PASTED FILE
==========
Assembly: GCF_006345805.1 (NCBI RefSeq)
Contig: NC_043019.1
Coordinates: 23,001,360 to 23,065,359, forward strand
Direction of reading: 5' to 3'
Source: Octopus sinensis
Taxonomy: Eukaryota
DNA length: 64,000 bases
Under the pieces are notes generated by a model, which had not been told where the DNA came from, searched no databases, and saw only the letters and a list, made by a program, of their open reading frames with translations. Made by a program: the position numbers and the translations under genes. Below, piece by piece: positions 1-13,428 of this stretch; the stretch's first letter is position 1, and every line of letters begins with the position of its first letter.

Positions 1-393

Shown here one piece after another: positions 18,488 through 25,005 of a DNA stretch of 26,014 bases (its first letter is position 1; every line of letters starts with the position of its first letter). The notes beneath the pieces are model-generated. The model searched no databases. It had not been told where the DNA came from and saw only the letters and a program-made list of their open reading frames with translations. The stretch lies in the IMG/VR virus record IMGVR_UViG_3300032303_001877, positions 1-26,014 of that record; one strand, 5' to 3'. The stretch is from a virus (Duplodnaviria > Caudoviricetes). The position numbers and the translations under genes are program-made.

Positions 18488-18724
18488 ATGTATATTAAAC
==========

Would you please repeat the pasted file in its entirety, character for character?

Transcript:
Assembly: GCF_006345805.1 (NCBI RefSeq)
Contig: NC_043019.1
Coordinates: 23,001,360 to 23,065,359, forward strand
Direction of reading: 5' to 3'
Source: Octopus sinensis
Taxonomy: Eukaryota
DNA length: 64,000 bases
Under the pieces are notes generated by a model, which had not been told where the DNA came from, searched no databases, and saw only the letters and a list, made by a program, of their open reading frames with translations. Made by a program: the position numbers and the translations under genes. Below, piece by piece: positions 1-13,428 of this stretch; the stretch's first letter is position 1, and every line of letters begins with the position of its first letter.

Positions 1-393

Shown here one piece after another: positions 18,488 through 25,005 of a DNA stretch of 26,014 bases (its first letter is position 1; every line of letters starts with the position of its first letter). The notes beneath the pieces are model-generated. The model searched no databases. It had not been told where the DNA came from and saw only the letters and a program-made list of their open reading frames with translations. The stretch lies in the IMG/VR virus record IMGVR_UViG_3300032303_001877, positions 1-26,014 of that record; one strand, 5' to 3'. The stretch is from a virus (Duplodnaviria > Caudoviricetes). The position numbers and the translations under genes are program-made.

Positions 18488-18724
18488 ATGTATATTAAAC